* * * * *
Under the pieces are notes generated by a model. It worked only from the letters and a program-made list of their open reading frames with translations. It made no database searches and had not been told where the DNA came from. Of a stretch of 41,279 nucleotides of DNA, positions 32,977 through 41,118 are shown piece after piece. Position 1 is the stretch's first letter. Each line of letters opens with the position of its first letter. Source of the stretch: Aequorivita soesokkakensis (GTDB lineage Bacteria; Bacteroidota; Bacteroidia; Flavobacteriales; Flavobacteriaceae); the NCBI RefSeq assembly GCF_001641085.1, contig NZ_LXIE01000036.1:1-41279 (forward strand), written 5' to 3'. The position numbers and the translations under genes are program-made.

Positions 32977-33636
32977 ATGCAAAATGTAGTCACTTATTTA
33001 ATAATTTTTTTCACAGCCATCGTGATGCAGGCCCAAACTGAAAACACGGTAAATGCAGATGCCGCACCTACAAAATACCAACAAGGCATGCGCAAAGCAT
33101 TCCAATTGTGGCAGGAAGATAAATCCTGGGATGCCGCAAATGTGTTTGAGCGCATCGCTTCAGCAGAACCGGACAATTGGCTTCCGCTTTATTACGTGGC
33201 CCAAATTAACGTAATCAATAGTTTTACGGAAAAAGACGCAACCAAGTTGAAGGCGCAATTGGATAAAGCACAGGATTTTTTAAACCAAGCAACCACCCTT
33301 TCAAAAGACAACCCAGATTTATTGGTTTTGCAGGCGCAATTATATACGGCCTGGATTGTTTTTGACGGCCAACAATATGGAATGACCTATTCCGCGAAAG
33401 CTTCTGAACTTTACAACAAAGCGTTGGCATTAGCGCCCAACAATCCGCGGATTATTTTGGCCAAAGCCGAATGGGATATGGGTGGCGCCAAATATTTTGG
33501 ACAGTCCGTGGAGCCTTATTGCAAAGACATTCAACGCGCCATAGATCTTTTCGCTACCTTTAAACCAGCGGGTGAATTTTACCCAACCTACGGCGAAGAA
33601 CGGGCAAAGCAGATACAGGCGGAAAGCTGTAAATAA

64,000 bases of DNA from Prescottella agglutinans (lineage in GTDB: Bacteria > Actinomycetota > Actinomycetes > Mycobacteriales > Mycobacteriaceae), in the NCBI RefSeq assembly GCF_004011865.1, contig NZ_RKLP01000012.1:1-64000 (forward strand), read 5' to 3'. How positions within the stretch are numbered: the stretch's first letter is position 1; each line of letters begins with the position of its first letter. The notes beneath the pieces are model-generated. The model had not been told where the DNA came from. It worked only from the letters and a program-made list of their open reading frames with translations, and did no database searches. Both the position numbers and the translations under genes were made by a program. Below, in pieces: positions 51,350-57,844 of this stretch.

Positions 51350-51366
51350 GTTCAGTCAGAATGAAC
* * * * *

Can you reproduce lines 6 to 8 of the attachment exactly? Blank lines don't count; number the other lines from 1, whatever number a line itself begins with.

33201 CCAAATTAACGTAATCAATAGTTTTACGGAAAAAGACGCAACCAAGTTGAAGGCGCAATTGGATAAAGCACAGGATTTTTTAAACCAAGCAACCACCCTT
33301 TCAAAAGACAACCCAGATTTATTGGTTTTGCAGGCGCAATTATATACGGCCTGGATTGTTTTTGACGGCCAACAATATGGAATGACCTATTCCGCGAAAG
33401 CTTCTGAACTTTACAACAAAGCGTTGGCATTAGCGCCCAACAATCCGCGGATTATTTTGGCCAAAGCCGAATGGGATATGGGTGGCGCCAAATATTTTGG